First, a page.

Depression Center hosts pair of talks on genetics, personality and depression

Flint speaking to crowd

UCLA professor Jonathan Flint, MD, speaks to the crowd at a public seminar on genetics and depression.  [Photo: Nicholas Roznovsky/UCSF Psychiatry]

The UCSF Depression Center welcomed UCLA Professor of Psychiatry and Biobehavioral Sciences Jonathan Flint, MD, to campus on December 13 & 14, 2016, for a pair of lectures covering genetic research on personality and depression. 

The free talks were part of the National Network of Depression Centers (NNDC) Visiting Professor Program, which provides support through competitive grants to allow researchers and clinicians to share their knowledge about mood disorders with colleagues and the general public. The UCSF Depression Center is one of 22 NNDC Centers of Excellence around the country. Additional support for the events was provided by the UCSF Department of Psychiatry and UCSF School of Nursing.

Flint is co-director of the UCLA Depression Grand Challenge, the largest research study ever to examine the genetics of depression. He is a world-renowned scientist on genetic and cellular/molecular mechanisms in depression, how depression is associated with alterations in telomeres and mitochondria, and how genetics interact with the environment in depression. In 2015, he led a research team which identified the first two genetic markers reproducibly linked to major depressive disorder.

On December 13, he spoke about his groundbreaking large-scale study of the causes of depression in a technical lecture for department faculty, trainees and staff. Since 2008, Flint and his colleagues have collected depression-related data from 12,000 participants in China and have obtained genetic data which they are analyzing to obtain insight into the genetic origins of the disease. The entire presentation, titled "Next Generation Phenotyping and Molecular Markers of Depression," is available on the UCSF Psychiatry YouTube channel.

The following evening, he delivered a free seminar for patients, family members, clinicians and other community members interested in learning more about how mental health professionals use genetics to understand who we are. Tickets for the talk, “The Genetics of Personality & Depression,” sold out within 48 hours and those that were able to grab a seat enjoyed a highly informative, down-to-earth talk about genetic research, how and why it gets published, and what it means for patients and providers. This lecture, found below, is also archived on the UCSF Psychiatry YouTube Channel.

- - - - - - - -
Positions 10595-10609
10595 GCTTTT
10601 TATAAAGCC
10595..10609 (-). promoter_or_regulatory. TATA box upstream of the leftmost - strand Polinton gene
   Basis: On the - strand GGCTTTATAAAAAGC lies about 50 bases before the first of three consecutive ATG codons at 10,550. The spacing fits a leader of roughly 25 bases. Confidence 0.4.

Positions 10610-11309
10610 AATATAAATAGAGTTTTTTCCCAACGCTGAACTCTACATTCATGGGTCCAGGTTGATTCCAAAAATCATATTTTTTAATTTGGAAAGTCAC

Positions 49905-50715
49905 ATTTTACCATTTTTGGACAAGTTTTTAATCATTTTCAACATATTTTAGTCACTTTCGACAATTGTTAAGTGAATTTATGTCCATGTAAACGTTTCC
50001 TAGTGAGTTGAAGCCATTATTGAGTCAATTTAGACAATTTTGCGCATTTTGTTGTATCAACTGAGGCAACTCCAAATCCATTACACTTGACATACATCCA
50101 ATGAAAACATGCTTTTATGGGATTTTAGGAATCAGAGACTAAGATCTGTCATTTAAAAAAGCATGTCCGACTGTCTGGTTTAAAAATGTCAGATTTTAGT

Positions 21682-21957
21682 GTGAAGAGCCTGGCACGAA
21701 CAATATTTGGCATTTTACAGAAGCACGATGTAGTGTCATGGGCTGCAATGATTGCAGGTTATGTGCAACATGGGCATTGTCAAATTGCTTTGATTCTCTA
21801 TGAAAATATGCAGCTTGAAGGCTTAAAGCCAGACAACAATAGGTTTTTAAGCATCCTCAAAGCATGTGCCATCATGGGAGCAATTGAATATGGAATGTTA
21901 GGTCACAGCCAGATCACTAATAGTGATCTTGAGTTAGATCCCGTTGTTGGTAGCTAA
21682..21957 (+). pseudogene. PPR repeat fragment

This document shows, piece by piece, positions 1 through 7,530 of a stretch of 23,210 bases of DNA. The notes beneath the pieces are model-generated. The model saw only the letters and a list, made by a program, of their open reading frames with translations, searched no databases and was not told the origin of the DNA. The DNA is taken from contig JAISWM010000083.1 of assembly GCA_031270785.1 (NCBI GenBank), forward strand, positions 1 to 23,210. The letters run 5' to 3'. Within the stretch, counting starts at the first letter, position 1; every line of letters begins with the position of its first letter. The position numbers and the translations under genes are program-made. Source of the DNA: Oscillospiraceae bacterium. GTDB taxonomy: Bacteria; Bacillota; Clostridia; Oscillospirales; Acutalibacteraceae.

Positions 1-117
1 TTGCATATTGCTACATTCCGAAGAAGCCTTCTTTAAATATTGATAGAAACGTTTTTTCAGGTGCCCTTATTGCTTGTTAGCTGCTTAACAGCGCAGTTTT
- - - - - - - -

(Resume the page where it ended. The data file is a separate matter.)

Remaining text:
About UCSF Psychiatry

The UCSF Department of Psychiatry and the Langley Porter Psychiatric Institute are among the nation's foremost resources in the fields of child, adolescent, adult and geriatric mental health. Together they constitute one of the largest departments in the UCSF School of Medicine and the UCSF Weill Institute for Neurosciences, with a mission focused on research (basic, translational, clinical), teaching, patient care and public service.

UCSF Psychiatry conducts its clinical, educational and research efforts at a variety of locations in Northern California, including UCSF campuses at Parnassus Heights, Mission Bay and Laurel Heights, the UCSF Medical Center at Mt. Zion, Zuckerberg San Francisco General Hospital and Trauma Center, the San Francisco VA Health Care System and UCSF Fresno.

About the UCSF Weill Institute for Neurosciences

The UCSF Weill Institute for Neurosciences, established by the extraordinary generosity of Joan and Sanford I. "Sandy" Weill, brings together world-class researchers with top-ranked physicians to solve some of the most complex challenges in the human brain.

The UCSF Weill Institute leverages UCSF’s unrivaled bench-to-bedside excellence in the neurosciences. It unites three UCSF departments – Neurology, Psychiatry and Neurological Surgery – that are highly esteemed for both patient care and research, as well as the Neuroscience Graduate Program, a cross-disciplinary alliance of nearly 100 UCSF faculty members from 15 basic-science departments, as well as the UCSF Institute for Neurodegenerative Diseases, a multidisciplinary research center focused on finding effective treatments for Alzheimer’s disease, frontotemporal dementia, Parkinson’s disease and other neurodegenerative disorders.

About UCSF

UC San Francisco (UCSF) is a leading university dedicated to promoting health worldwide through advanced biomedical research, graduate-level education in the life sciences and health professions, and excellence in patient care. It includes top-ranked graduate schools of dentistry, medicine, nursing and pharmacy; a graduate division with nationally renowned programs in basic, biomedical, translational and population sciences; and a preeminent biomedical research enterprise. It also includes UCSF Health, which comprises two top-ranked hospitals, UCSF Medical Center and UCSF Benioff Children’s Hospital San Francisco, and other partner and affiliated hospitals and healthcare providers throughout the Bay Area.